B.Sci (Clin.Sci) M.H.S (Osteo)
Claire loves consulting with a wide variety of patients, including children, tradespeople, desk workers, pregnant women and older people. Claire has a particular interest in assisting with headaches and TMJ dysfunction (Jaw pain).
Claire firmly believes in the importance of patient understanding regarding their condition. Claire aims to empower those who consult with her to take control of their condition by understanding what it is, and why it's there. Claire utilizes a wide variety of treatment interventions to get the best results for her patients.
Claire has undertaken further study in Dry Needling (Manual Medicine Australia), Management of Tendon injuries (Complete Sports Care), Biomechanical Assessment of Athletes (New York Sports Medicine) and Functional Movement (The Functional Movement Group).
Question: What types of aches and pains are commonly associated with vitamin D deficiency?
Claire Richardson: Commonly, mild to moderate Vitamin D deficiency may not have any obvious symptoms. Severe Vitamin D deficiency is less common than mild to moderate deficiency, and may result in a loss of mineralisation of bones, known as Osteomalacia. Osteomalacia can cause generalized bone ache - a deep, dull, gnawing ache throughout the bones and joints. Usually it will begin in the low back and spread to ribs or arms.
Muscle weakness can also be an indication of severe vitamin D deficiency.
Question: Why does this happen? What changes in our body?
Claire Richardson: Vitamin D and calcium work together to harden our bones. Vitamin D acts to improve our absorption of calcium from our gut into our bloodstream, which then enters our bones which hardens them. If we are not getting enough calcium entering our bones to strengthen them, our bones soften and can slightly change shape, which causes inflammation and pain.
Question: What other symptoms might people experience?
Claire Richardson: Other common symptoms of Vitamin D deficiency are muscle weakness and generalized fatigue (Which some people misinterpret as Chronic Fatigue syndrome). In very severe cases, especially in childhood, Vitamin D deficiency can lead to bowing of legs and changes in shape of pelvic bones, known as Rickett's disease.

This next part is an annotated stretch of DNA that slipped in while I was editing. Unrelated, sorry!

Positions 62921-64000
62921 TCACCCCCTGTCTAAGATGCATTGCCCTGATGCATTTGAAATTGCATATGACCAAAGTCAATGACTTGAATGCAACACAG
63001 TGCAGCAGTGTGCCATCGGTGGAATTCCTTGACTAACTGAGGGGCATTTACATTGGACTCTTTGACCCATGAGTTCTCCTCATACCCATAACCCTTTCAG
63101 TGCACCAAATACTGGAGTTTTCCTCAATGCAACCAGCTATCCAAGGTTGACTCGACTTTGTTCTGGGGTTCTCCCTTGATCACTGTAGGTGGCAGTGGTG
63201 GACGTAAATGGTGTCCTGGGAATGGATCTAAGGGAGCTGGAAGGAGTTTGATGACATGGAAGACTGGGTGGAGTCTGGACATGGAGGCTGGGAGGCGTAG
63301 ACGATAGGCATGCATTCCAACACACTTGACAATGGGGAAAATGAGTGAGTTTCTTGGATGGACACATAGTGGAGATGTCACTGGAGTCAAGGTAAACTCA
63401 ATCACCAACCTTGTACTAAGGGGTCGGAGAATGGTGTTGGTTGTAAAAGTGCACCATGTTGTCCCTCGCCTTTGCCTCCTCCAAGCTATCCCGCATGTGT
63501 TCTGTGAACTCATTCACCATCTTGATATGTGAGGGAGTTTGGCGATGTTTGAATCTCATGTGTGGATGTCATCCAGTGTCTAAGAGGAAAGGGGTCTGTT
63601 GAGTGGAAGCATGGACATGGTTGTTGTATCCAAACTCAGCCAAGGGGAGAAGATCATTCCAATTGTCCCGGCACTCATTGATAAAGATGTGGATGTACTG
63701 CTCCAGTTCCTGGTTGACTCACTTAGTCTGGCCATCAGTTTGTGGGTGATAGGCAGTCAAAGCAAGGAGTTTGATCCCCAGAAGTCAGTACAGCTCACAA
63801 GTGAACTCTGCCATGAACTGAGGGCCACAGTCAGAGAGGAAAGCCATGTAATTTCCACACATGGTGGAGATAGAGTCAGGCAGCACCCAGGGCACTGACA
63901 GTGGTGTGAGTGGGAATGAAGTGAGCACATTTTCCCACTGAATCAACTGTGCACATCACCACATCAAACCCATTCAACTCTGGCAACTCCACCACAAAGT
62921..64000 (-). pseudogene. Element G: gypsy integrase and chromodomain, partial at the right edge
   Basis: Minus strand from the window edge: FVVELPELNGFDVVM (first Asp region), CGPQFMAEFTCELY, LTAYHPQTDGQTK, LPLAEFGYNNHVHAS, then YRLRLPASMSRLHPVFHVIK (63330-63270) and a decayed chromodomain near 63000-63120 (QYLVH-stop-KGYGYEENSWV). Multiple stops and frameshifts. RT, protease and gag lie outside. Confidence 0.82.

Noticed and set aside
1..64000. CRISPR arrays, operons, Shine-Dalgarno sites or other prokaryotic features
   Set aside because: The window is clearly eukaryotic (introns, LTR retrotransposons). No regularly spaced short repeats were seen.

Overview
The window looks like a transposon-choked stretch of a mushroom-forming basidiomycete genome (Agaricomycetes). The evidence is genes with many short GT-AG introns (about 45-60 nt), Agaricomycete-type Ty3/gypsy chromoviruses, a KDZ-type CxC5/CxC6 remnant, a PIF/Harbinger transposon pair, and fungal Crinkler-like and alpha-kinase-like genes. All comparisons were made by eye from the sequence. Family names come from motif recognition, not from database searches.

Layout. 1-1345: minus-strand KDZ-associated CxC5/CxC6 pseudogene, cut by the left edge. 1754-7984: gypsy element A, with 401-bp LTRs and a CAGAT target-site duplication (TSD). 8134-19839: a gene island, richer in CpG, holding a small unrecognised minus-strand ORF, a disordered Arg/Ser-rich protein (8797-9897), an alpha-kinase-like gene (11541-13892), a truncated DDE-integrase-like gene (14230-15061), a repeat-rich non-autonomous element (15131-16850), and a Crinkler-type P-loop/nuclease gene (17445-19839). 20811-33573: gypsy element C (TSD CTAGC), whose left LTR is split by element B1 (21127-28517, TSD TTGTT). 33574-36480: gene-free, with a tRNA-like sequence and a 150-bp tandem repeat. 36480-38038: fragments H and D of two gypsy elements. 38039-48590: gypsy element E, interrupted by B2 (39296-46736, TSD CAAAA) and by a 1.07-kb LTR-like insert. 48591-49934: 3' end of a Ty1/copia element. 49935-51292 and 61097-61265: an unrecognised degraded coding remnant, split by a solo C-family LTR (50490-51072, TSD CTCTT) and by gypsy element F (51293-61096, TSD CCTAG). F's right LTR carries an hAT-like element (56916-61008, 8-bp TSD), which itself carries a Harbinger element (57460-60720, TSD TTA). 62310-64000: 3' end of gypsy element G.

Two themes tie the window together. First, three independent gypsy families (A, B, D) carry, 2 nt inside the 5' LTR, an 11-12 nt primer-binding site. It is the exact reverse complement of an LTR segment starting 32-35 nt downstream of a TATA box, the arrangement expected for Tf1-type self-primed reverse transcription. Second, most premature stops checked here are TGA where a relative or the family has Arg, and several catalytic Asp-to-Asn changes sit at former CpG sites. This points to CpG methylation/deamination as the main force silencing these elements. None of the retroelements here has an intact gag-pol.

Question: What's the best way to rectify things?
Claire Richardson: If you are concerned that you have low vitamin D levels, it is a great idea to organise an appointment with your GP to get your blood levels of vitamin D checked. If you are deficient, supplements may help to improve your levels, however exposure to sunlight is imperative. 15-20 minutes of arms and face exposed is enough to assist with improving vitamin D deficiency. Fortified foods including cereals and milk may also be of assistance, as may oily fish and egg yolks.
An appointment with an osteopath will assist you to rectify any changes due to a vitamin D deficiency, such as fatigue or bone pain. Your Osteopath can prescribe a graded return to weight bearing exercise which may assist with improving the strength of bones (bone density) as well as reducing muscle pain or fatigue.
Question: What is the relationship between Vitamin D and Osteopathy?
Claire Richardson: Osteopaths treat various musculoskeletal conditions, including joint pain. They can also recommend on the bone health issues and Vitamin D.
Women are more likely to develop osteoporosis, which is when bones weaken and become brittle due to the drop of oestrogen levels, especially after menopause.
However, it doesn't mean giving up on exercise. Exercise are very beneficial for treating osteoporosis later in life as it can help slow the degeneration of bone.
Question: How does a lack of Vitamin D deficiency cause bone pain?
Claire Richardson: Vitamin D deficiency can increase the risk of heart disease, diabetes, weaker bones, low mood. Your bones need vitamin D as it helps with the absorption of calcium. Sunlight is the best source of it. you need only 15 to 20 minutes a day of exposure, making sure your arms and face are uncovered so you're reaping all the benefits.
Question: Do certain people (such as athletes) need to have more Vitamin D?
Claire Richardson: The elderly, pregnant and breastfeeding women, people with dark skin may be the most deficient.
Also, the problem increases during winter. Because we all work longer hours and are less active and less outdoors, all of us are seeing a lot less sunlight. Sunlight is the way our bodies create the vitamin.
Question: How do we get Vitamin D?
Claire Richardson: The sun is vital for our Vitamin D production, which is vital for healthy bones. Just 10 minutes a day of face and arms uncovered whilst outside is enough to meet our quota, but people still struggle.
Be careful with supplements. even with pill supplements, sun exposure is still important, as without it our bodies can find it very difficult to absorb the nutrient.
Interview by Brooke Hunter